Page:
The right hon. Member for Bracknell was right to say that, in Twinbrook, Poleglass, Tiger's Bay or Rathcoole, we are not dealing with the politics of Stow-on-the-Wold or Chipping Norton. An English village green mentality will not do: we must lift our eyes higher. Paramilitary assaults and gangsterism can flourish only when there is a breakdown in the fabric of society--whether engineered or otherwise.

I commend the report on the RUC to the House. It is a valuable contribution towards resolving the problems of policing in Northern Ireland and the problems of no-go areas for the RUC that create the conditions which allow the thugs to operate. It is a matter of deep regret that there is less than wholehearted support for the RUC in many of the working class and inner-city areas of Londonderry- Derry or Belfast, and that is particularly prevalent among the nationalist communities.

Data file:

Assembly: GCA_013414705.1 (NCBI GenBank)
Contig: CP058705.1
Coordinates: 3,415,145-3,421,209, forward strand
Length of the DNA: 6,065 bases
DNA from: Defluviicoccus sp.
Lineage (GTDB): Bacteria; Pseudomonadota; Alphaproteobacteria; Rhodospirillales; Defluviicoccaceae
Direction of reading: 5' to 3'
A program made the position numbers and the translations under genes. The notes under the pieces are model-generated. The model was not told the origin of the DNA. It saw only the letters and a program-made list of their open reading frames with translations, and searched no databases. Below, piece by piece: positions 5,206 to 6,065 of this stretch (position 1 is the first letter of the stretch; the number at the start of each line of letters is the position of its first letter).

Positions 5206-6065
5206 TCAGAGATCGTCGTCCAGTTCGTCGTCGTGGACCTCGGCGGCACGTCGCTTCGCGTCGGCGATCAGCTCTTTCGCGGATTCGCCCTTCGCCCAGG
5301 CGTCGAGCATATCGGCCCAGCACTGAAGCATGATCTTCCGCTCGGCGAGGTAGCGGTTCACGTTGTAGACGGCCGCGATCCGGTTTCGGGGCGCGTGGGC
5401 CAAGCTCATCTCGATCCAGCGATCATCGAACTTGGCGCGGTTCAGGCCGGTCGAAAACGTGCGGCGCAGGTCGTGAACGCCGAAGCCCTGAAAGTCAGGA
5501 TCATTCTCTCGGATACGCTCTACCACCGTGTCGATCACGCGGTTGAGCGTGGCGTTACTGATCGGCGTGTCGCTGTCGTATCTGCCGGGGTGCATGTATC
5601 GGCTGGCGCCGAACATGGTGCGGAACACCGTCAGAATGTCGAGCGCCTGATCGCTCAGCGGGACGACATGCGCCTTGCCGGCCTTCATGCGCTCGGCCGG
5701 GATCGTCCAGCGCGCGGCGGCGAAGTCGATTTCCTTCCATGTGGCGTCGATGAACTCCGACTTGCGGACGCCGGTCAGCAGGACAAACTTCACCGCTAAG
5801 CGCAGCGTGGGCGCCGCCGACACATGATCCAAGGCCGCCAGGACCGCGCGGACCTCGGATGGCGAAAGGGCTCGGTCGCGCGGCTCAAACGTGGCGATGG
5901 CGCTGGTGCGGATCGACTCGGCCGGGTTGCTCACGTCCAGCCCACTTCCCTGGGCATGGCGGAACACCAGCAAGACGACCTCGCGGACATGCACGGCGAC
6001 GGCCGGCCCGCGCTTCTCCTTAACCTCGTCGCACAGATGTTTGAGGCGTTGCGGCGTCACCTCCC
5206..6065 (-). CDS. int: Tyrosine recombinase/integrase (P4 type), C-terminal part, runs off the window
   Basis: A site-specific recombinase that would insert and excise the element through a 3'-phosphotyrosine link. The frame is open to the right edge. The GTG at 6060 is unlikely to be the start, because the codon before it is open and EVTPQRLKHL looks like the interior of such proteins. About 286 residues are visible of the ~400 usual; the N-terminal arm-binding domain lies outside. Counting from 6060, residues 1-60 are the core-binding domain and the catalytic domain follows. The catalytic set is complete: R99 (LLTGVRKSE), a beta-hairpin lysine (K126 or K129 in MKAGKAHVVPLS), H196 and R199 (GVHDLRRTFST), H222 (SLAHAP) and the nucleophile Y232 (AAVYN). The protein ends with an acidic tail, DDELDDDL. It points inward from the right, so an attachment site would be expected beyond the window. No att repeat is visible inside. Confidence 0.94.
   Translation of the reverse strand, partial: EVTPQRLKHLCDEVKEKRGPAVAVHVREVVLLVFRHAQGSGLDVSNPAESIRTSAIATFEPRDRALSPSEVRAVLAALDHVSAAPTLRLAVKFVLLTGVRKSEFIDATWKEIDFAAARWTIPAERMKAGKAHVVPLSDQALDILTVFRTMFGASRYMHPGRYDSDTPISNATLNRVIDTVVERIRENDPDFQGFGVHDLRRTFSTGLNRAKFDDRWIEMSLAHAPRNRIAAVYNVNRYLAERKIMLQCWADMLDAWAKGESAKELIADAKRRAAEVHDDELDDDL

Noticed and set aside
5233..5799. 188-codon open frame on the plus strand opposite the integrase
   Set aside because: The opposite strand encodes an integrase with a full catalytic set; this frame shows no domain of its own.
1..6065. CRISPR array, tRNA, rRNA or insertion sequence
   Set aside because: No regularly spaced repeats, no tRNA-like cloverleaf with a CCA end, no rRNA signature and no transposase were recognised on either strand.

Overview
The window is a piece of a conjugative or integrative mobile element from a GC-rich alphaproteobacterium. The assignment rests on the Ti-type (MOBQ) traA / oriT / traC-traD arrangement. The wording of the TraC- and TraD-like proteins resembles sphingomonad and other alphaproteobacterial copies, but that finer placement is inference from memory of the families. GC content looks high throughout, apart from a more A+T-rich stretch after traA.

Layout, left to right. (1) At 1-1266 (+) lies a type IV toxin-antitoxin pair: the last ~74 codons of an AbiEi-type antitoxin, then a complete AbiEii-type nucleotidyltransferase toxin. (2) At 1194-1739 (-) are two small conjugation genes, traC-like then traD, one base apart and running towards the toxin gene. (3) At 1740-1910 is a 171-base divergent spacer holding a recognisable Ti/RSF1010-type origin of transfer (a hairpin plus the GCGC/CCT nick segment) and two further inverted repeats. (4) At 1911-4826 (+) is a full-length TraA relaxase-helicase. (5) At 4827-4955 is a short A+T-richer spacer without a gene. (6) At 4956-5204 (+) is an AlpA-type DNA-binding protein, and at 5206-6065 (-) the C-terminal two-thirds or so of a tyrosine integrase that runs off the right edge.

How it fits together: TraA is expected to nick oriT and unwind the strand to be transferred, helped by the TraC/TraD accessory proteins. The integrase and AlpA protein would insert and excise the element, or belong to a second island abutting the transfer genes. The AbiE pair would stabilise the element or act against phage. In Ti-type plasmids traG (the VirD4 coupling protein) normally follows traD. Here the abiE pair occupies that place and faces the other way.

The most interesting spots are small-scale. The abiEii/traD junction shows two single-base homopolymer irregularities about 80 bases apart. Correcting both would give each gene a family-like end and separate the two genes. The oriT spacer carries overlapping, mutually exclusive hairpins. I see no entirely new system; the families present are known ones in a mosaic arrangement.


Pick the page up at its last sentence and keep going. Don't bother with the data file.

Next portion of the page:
The point is acknowledged in the Good Friday agreement--the vast majority signed up to it--which states:

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The Select Committee report highlighted the deep imbalance in the composition of the RUC, with 93 per cent. from the Protestant tradition and only 7 per cent. from the Catholic tradition. The report concluded that there were many reasons for that, including deliberate intimidation of members of the Catholic community who wished to join the Northern Ireland police service or the RUC. An RUC survey, which was appended as evidence, said that 63 per cent. of Roman Catholics

    "have been subjected to religious/political harassment within the RUC during their career . . . These levels could be higher as others who had experienced harassment did not reply".

The point I am making is that we cannot discuss the issue of criminal or paramilitary assaults in isolation.